“The Road to Fatima Gate” was published only 4 years ago, in early 2011, but things have changed an awful lot in Lebanon (and obviously in the Arab world), making part of this book a bit outdated, but still it's an abs
Apr 13, 2011 rated it really liked it
Fascinating account of the muddled stew that is Lebanon. I liked the writer's style, and first-person accounts are always interesting to me. It was sometimes difficult to follow the thread of the narrative as it bounced back and forth among the many factions within this embattled country. I doubt many people are aware of the extent to which Iran is the puppet-master of this tragedy. The author makes a compelling point that no measure of peace in the Middle East can be possible unless and until t ...more
Aaron Shields
Sep 21, 2013 rated it it was amazing
"There may be real peace at last in the Eastern Mediterranean when the citizens of Iran seize the levers of power, when al-Assad's family loses its control over Syria, and when Lebanon is the final home for all her children."

Wow- what an epic tragedy Lebanon is. Hopefully the above is realized. Soon.

Totten has major stones for reporting on the chaos of Lebanon and Hezbollah, etc. The story about Christopher Hitchens nearly getting killed perfectly summarized the fine line for a journalist in Bei
Apr 10, 2011 rated it it was amazing
This book is an essential source for anyone interested in the current state of Lebanon or the Arab-Israeli-Iranian conflict. The only weakness is the lack of photos or maps. Those who follow Totten's blogging know that his photography is every bit as compelling as his writing, so the lack of photos is frustrating. Even so, anyone interested in Middle Eastern affairs should read this book.
Apr 11, 2015 rated it liked it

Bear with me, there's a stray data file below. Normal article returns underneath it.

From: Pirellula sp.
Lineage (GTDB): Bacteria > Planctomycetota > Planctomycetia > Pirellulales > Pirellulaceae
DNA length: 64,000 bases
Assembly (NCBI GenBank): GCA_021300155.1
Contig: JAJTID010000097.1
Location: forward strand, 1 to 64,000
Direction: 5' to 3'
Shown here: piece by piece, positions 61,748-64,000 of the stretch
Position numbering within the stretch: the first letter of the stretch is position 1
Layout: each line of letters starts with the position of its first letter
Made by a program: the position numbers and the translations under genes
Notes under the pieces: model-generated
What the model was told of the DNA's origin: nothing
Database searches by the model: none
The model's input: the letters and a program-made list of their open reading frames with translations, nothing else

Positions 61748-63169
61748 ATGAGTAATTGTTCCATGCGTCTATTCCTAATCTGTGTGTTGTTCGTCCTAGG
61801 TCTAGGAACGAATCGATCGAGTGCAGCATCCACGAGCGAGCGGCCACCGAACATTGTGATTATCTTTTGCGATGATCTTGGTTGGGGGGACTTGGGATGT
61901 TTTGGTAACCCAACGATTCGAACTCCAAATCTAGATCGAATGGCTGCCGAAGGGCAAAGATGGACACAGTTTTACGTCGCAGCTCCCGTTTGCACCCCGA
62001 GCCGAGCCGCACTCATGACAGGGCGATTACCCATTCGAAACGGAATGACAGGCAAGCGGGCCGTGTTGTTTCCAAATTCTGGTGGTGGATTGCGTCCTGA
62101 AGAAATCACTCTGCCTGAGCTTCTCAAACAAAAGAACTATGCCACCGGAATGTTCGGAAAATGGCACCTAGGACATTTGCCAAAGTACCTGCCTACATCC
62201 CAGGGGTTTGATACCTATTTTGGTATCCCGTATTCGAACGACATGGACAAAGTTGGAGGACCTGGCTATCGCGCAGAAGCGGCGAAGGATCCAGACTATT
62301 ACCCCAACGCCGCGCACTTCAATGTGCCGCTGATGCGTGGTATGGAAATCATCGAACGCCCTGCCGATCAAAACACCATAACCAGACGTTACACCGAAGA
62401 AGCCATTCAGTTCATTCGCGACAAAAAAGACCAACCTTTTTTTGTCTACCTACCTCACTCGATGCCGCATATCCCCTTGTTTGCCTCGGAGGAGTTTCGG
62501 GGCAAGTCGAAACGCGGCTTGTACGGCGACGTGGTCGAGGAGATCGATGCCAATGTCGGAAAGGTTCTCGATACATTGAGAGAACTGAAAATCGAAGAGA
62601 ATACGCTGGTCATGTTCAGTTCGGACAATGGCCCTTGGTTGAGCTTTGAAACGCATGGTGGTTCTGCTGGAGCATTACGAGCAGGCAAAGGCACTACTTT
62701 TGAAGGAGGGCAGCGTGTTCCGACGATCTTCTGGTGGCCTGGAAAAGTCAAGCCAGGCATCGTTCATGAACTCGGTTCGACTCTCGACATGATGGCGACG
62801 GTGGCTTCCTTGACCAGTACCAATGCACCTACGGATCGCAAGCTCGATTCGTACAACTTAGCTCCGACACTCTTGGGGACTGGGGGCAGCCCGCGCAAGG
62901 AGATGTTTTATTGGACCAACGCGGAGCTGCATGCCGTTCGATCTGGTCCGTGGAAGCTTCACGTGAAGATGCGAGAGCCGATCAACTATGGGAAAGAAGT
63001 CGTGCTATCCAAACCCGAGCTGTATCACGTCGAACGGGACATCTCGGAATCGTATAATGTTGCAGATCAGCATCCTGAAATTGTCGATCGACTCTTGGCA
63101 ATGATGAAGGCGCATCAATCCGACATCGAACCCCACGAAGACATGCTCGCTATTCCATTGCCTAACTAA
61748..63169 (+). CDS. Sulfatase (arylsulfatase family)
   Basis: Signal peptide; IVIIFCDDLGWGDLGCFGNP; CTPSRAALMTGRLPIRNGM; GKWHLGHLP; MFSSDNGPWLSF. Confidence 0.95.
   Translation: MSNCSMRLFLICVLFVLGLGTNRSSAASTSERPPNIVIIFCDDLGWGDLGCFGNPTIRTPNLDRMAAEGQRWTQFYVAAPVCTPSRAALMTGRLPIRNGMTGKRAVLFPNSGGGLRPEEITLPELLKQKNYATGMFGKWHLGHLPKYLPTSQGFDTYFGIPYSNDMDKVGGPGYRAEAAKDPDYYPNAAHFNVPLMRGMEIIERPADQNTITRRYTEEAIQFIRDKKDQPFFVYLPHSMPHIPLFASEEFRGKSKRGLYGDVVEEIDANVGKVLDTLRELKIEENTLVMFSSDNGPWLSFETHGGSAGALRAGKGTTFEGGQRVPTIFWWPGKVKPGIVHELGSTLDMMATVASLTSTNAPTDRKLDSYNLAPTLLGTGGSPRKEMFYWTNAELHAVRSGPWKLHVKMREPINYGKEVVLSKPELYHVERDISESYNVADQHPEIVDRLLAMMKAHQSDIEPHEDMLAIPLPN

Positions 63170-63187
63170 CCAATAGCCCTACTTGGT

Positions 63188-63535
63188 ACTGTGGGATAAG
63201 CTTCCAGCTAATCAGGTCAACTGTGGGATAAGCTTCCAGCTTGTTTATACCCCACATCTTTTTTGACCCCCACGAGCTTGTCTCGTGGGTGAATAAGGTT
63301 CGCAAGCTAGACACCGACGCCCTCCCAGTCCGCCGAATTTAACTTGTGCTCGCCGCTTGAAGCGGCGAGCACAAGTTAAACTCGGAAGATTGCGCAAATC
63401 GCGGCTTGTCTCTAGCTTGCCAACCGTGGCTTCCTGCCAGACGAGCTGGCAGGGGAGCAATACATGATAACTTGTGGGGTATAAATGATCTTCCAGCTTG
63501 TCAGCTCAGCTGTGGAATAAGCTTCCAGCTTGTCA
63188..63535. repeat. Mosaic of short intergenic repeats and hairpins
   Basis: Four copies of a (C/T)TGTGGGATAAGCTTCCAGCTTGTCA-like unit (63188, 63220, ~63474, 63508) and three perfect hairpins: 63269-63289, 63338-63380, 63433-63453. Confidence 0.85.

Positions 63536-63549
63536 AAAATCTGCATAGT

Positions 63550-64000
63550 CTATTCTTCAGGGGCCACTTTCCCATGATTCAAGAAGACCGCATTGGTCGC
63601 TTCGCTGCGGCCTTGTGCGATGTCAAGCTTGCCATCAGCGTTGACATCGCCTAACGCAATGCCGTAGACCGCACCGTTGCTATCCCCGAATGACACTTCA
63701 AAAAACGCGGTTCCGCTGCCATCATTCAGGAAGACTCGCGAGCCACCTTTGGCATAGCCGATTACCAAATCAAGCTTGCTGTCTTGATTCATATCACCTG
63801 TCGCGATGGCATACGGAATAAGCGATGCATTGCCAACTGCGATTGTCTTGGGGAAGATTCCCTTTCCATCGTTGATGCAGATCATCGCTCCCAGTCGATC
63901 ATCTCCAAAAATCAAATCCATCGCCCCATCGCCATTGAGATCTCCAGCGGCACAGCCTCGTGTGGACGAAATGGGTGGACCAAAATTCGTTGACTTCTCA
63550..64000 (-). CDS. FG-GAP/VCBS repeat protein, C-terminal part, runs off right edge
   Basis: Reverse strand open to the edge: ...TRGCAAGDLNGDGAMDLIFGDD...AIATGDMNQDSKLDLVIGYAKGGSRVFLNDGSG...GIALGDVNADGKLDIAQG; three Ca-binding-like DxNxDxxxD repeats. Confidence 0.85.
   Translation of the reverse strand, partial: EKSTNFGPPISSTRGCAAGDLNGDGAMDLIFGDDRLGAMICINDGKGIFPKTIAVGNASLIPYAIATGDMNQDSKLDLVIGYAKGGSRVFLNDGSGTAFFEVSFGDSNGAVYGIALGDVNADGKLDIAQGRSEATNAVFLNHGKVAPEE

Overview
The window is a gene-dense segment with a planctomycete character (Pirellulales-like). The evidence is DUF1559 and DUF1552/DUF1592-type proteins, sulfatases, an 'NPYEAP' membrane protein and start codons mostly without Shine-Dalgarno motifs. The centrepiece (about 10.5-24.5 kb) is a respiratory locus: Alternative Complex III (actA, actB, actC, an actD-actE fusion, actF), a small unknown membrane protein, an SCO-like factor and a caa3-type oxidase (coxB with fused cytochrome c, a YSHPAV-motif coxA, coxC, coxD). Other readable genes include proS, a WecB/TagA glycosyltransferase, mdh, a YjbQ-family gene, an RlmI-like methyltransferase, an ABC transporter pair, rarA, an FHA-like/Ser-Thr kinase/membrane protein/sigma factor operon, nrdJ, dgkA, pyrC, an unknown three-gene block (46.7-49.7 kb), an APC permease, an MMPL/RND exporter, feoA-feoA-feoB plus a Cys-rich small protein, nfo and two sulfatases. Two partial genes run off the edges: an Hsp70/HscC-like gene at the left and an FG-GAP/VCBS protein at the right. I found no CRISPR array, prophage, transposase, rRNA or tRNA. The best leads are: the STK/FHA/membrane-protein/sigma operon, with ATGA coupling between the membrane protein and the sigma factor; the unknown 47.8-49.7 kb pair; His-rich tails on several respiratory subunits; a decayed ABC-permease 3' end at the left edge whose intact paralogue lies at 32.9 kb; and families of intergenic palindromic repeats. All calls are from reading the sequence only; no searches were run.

Well written- easy reading but that's it when it comes to discussing it as a literary work. On the other hand, I consider Fatima's Gate as one of the worst books ever written about the Middle East.It is a biased monologue of the writer's experience of Lebanon, and it echoed more or less American news reports presenting more of a pro-Israeli/ Anti-Arab & Mulism rhetoric
Dion Schuit
Feb 15, 2015 rated it it was amazing
It reads like you are watching a documentary. First time reader on this subject but I think it gives a great account on the situation with the different 'interests' at play making it a restless place to live to say the least.
Dec 13, 2013 rated it liked it
I am a big fan of Totten's travel writing. This is his first book and it's not as good as his most recent writings. Still it deals with a very interesting topic so I would definitely recommend it to anyone interested in the Lebanese civil war or Hezbohllah.
Jeremy Kroeker
Dec 01, 2012 rated it really liked it
After reading this book by Michael J. Totten, I am way more confused about Lebanese politics than I was before... which means that he did a great job of explaining it. Really entertaining, and informative.
Megan Prahl
Jun 03, 2013 rated it it was ok
Stopped about halfway through . . . lost steam.
Apr 26, 2015 rated it did not like it
Recommends it for: nobody
Ignorant and childish book. It's more like a published blog than a proper study. Read Robert Fisk or Thomas L. Friedman if you want to know what proper journalism on Lebanon is.

Katherine Elise
Dec 02, 2014 rated it really liked it
Informative and engaging - although a little biased. It's a First hand account, which is rare, and that's what gives the book its value. Essential reading for anyone interested in Lebanon's history.
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“It would be bad for Lebanon and for the Middle East if the U.S. withdraws from the region. We will face a different Arab and Muslim world. It is very strange and ironic that even the pro-Iranians in Iraq are asking the Americans to stay. You could write a theater about it. Making the Americans totally withdraw from the Arab world would be a mistake, would be a disaster for the moderates in the Arab world. The radicals and the Iranians would win.” 0 likes